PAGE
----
Apple has just been slapped with a verdict that could cost it roughly $100 million, thanks to a rather vague in-app purchase program. The lawsuit, which was filed by five California parents, has finally been settled, with both parties reaching amicable terms.
The basis for the lawsuit is the 'In-App Purchase' program that Apple introduced some time ago. Parents found their iTunes bills becoming increasingly large, as their children would unknowingly make in-app purchases. The most prominent case happens to be with respect to a free game called Smurf’s Village, which encouraged children to buy $99 barrels of Smurfberries, and actually charged their parents’ accounts with $99.
Parents have complained that the In-App Purchase program was not sufficiently highlighted in iTunes Store, and especially in apps that were being distributed as free. What made the matter worse was the lack of any notifications that an In-App Purchase had been made. In the early days, Apple devices would not even ask the user to enter their Apple ID and Password for any purchases as it would just be stored on the device, which was later rectified by putting in place an expiration. However, Apple has also made In-App Purchases stricter by requiring the user to enter a password every time a purchase is made.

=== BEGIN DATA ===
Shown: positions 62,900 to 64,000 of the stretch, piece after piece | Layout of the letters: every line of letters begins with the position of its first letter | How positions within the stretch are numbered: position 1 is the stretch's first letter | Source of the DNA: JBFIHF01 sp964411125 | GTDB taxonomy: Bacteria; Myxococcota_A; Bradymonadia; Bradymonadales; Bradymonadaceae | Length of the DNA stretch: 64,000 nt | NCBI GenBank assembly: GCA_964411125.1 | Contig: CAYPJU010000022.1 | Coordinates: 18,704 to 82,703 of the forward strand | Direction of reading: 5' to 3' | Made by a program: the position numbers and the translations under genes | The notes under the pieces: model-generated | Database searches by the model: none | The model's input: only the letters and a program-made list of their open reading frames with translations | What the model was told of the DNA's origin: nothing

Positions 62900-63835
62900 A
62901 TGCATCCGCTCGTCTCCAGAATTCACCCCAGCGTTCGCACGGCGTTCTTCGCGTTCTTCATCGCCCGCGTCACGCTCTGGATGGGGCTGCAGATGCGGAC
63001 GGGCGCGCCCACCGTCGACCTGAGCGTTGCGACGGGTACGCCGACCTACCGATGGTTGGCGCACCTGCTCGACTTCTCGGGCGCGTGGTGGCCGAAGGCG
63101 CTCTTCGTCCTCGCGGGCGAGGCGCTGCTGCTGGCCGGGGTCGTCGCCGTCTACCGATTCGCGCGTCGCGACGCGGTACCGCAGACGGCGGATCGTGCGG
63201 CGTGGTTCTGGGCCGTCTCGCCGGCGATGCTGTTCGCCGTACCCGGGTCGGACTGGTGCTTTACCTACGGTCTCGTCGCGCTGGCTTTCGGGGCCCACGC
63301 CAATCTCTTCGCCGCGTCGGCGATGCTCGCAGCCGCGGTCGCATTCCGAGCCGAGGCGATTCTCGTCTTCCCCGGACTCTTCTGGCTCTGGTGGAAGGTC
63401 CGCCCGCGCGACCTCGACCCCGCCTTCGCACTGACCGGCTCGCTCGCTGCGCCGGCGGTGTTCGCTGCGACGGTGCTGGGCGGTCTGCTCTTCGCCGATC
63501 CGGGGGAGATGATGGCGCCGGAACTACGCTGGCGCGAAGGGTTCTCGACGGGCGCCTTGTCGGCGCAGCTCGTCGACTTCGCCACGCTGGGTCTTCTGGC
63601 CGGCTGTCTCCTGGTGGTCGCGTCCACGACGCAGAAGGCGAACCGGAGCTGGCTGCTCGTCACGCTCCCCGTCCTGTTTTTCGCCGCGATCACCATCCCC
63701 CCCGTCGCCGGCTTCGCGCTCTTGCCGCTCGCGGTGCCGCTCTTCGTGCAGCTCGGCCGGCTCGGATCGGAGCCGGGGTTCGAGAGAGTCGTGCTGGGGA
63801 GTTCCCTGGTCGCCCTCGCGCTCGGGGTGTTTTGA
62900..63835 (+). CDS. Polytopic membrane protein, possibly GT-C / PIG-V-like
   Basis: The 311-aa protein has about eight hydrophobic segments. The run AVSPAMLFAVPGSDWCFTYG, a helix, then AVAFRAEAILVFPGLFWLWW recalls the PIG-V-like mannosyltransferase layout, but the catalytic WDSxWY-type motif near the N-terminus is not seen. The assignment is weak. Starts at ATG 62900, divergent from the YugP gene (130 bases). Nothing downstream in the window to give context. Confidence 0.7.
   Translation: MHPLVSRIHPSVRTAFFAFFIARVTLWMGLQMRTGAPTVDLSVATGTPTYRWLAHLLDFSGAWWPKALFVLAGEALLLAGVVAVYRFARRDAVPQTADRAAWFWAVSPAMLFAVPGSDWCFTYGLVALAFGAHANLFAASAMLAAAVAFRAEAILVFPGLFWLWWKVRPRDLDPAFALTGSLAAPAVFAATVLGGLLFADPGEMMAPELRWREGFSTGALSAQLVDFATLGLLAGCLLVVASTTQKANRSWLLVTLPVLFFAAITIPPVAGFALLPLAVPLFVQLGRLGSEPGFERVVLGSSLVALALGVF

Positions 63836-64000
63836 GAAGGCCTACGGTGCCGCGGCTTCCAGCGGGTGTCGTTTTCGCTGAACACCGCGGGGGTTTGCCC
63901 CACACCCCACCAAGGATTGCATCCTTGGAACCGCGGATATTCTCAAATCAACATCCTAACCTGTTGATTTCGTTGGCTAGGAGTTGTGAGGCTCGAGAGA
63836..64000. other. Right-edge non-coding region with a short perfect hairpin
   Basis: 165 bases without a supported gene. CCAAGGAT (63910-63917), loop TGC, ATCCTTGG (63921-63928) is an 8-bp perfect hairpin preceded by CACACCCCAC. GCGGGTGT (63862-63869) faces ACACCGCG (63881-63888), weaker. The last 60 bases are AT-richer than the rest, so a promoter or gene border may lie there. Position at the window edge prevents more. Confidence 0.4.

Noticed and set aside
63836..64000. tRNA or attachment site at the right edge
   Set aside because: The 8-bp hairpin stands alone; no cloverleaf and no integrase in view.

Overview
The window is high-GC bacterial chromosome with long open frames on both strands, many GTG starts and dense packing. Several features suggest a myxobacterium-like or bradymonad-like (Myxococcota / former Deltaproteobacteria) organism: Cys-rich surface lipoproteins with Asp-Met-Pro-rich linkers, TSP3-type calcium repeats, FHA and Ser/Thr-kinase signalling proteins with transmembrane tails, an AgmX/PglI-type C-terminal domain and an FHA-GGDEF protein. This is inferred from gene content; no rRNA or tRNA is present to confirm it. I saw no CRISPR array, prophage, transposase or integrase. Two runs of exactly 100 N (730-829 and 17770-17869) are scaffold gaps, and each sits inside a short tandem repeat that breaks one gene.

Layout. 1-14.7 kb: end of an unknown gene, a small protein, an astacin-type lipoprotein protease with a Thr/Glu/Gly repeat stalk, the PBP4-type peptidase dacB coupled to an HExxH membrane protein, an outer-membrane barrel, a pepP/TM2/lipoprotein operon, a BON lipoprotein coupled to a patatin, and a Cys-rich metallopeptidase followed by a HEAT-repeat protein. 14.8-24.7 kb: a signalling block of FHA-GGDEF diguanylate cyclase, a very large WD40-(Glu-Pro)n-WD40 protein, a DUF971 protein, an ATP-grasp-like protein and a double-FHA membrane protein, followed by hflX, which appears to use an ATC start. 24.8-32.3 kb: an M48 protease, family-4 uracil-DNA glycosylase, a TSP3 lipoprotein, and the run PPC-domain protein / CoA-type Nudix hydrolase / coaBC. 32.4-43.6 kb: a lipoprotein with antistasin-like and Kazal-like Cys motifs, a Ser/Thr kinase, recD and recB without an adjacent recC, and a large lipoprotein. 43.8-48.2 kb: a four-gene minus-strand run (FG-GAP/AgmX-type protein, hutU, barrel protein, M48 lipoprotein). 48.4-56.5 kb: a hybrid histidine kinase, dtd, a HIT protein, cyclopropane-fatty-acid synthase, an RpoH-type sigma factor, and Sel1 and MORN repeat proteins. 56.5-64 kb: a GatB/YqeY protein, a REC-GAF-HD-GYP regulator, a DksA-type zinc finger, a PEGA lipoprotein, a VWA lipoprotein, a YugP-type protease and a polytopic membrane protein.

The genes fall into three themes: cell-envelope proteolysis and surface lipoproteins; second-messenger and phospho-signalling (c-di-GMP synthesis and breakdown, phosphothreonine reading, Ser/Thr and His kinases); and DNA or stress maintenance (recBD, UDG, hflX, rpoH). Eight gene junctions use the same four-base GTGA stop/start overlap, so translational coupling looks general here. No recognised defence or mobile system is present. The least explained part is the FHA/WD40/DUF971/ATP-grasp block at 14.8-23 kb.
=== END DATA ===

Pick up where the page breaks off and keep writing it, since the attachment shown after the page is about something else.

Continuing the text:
The settlement, once implemented, would see Apple shell out anything upwards of a $100 million to some 23 million users across the United States, but it isn’t going to be so easy to snatch that money up. For starters, the payout is limited to US households where the “accidental purchases” must be over $30 and have been made by a child. Once the three clauses are met, Apple will either shell out cash or iTunes Store credit as compensation.
The accidental in-app purchase isn’t the only fiasco Apple has been dealing with. The targeted advertising many of us see on our iOS devices has been another issue at Cupertino. Currently, apps are using cookie-based tracking methods to deliver these ads, but if sources are to be believed, Apple is about to throw down the hammer pretty hard on them. The reason for the same is reportedly the amount of user data being collected by these apps, an amount Apple isn’t comfortable with.
Other speculations by app developers indicate that Apple is axing these apps so that its own tracking system, introduced in iOS 6, is used. The new tracking system utilizes a non-personal, non-personal device identifier that advertising networks will use to give users more control over advertisers' ability to use tracking methods. All apps that deliver ads and found to still be using tracking cookies will be axed from the App Store as per the new guidelines up at Cupertino.
It would seem that Apple is having a hard time lately with all the iOS 6 bugs, lawsuits and what not, but at least the company is making to effort to lock down user privacy as well as it can. This is potentially another lawsuit avoided.